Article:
By Chris Smith (R-NJ)
Editor’s note. This first appeared in the Wall Street Journal.
The governments of Kenya and Denmark and the United Nations Population Fund are attempting to hijack the U.N.’s global population and development work to support an extreme pro-abortion agenda. On Tuesday UNFPA opens the three-day Nairobi Summit, 25 years after the International Conference on Population Development in Cairo.
As a member of Congress I attended the ICPD, where 179 governments and 11,000 participants developed an international consensus. Participants rejected a global right to abortion—pushed by the Clinton administration, among others—and agreed that “governments should take appropriate steps to help women avoid abortion, which in no case should be promoted as a method of family planning.”
They respected national sovereignty, stating that “measures or changes related to abortion within the health system can only be determined at the national or local level according to the national legislative process.” They urged “full respect for the various religious and ethical values, cultural backgrounds and philosophical convictions” of diverse countries while respecting universally recognized human rights.
In contrast, conveners of the Nairobi Summit have blocked attendance by conservative organizations and excluded countries and stakeholders that disagree with their agenda from offering input on the substance and planning of the conference. This includes the U.S., which under President Trump has stated its objection at the U.N. to the use of ambiguous terms and expressions, such as “sexual health” and “reproductive rights,” on the grounds that such terms promote practices like abortion “in circumstances that do not enjoy international consensus and which can be misinterpreted by U.N. agencies.”
The Nairobi planners include the International Planned Parenthood Federation, Women Deliver, the U.N. Foundation and the Dutch pro-abortion fund She Decides. They have already drafted a series of “commitments” intended to generate pledges from governments and civic organizations.
The first commitment is to “achieve universal access to sexual and reproductive health” as a part of universal health coverage. Defining abortion as health care is a goal of the pro-abortion organizations attending the summit. The nonbinding summit statement, “ICPD25: Accelerating the Promise,” also includes access to abortion as a component of “a comprehensive package of sexual and reproductive health interventions” to be recognized as part of universal health coverage.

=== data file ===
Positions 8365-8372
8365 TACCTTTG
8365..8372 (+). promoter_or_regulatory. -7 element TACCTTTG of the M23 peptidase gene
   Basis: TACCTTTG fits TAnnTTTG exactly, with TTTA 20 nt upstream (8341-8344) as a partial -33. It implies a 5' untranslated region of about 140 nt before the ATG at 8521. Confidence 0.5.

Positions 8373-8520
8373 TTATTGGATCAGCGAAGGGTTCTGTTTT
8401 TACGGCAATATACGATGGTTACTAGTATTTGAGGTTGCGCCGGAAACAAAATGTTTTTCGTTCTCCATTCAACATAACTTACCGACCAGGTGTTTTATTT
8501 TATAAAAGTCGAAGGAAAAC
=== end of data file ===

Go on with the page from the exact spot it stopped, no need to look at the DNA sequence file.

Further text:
The UNFPA has little effect on U.S. public opinion and or policy. But in the least developed countries its unrelenting pressure to allow access to abortion has an outsize impact. Any unwillingness to conform—even when it violates local religious and cultural norms—could mean the loss or reduction of foreign aid for unrelated humanitarian initiatives especially from the U.K., the Netherlands and Nordic countries, as well as nongovernmental organizations and multilateral organizations.
The Nairobi Summit is supposed “to mobilize the political will and financial commitments we urgently need to finally and fully implement the ICPD Programme of Action.” But key elements of the Cairo program are missing from the Nairobi Summit agenda. The ICPD recognized the harmful practice of sex-selection abortion, which “is often compounded by the increasing use of technologies to determine foetal sex, resulting in abortion of female foetuses” and urged governments “to take the necessary measures to prevent infanticide [and] prenatal sex selection.” It also called on governments to prevent “trafficking in girl children and use of girls in prostitution and pornography.”
The Nairobi Summit isn’t a true reflection of ICPD but a gathering of like-minded individuals and organizations departing from the Cairo consensus as they promote a pro-abortion agenda while attempting to exploit Cairo’s name and reputation.